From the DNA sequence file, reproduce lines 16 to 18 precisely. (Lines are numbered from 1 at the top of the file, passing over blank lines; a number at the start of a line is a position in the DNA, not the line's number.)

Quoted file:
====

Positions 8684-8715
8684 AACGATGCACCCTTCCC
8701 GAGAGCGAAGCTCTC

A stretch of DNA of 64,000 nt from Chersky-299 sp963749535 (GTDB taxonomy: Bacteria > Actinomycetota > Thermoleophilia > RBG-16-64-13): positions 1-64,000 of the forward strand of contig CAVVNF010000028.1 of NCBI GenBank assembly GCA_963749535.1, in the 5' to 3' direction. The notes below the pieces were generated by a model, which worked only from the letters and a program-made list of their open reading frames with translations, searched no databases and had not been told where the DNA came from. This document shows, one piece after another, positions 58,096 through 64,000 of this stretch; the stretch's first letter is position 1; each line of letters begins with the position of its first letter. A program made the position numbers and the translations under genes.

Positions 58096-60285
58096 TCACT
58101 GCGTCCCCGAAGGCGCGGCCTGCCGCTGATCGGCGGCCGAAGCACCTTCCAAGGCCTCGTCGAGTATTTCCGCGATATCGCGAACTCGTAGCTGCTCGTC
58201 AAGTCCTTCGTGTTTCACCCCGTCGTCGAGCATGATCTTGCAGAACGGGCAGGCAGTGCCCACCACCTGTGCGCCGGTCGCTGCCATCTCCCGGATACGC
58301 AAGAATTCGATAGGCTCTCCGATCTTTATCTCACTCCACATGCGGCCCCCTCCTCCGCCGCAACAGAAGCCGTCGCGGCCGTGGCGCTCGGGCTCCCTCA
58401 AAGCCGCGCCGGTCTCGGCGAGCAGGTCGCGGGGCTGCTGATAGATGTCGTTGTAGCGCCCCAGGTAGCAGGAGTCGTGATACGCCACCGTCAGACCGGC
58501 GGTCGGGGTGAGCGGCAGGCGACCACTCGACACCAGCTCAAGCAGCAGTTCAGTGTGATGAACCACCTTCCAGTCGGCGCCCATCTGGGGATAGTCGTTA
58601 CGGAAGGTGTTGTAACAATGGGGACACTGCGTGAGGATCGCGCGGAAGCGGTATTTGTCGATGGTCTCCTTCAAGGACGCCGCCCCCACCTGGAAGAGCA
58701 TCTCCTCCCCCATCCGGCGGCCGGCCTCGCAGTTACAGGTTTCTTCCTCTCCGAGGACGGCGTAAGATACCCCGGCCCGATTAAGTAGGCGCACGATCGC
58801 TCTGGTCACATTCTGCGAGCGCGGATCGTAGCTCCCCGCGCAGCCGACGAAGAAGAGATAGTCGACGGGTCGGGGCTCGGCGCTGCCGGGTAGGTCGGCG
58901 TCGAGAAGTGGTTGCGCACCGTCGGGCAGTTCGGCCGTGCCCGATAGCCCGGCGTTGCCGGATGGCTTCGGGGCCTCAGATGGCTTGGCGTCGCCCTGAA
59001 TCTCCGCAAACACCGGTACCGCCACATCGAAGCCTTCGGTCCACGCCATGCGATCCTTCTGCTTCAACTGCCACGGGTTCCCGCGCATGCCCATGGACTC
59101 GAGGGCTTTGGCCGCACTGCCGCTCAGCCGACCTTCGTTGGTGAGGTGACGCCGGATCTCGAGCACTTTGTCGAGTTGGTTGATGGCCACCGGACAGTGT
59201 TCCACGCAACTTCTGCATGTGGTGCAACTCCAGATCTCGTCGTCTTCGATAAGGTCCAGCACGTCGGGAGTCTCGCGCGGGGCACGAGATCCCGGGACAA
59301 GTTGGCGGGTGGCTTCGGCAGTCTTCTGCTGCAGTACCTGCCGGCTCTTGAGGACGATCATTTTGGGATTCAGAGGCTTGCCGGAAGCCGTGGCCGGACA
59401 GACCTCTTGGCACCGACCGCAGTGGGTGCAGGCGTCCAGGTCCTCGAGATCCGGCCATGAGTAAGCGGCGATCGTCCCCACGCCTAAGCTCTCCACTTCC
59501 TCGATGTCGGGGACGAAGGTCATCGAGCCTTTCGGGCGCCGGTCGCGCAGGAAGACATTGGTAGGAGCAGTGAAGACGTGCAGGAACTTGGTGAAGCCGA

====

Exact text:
59001 TCTCCGCAAACACCGGTACCGCCACATCGAAGCCTTCGGTCCACGCCATGCGATCCTTCTGCTTCAACTGCCACGGGTTCCCGCGCATGCCCATGGACTC
59101 GAGGGCTTTGGCCGCACTGCCGCTCAGCCGACCTTCGTTGGTGAGGTGACGCCGGATCTCGAGCACTTTGTCGAGTTGGTTGATGGCCACCGGACAGTGT
59201 TCCACGCAACTTCTGCATGTGGTGCAACTCCAGATCTCGTCGTCTTCGATAAGGTCCAGCACGTCGGGAGTCTCGCGCGGGGCACGAGATCCCGGGACAA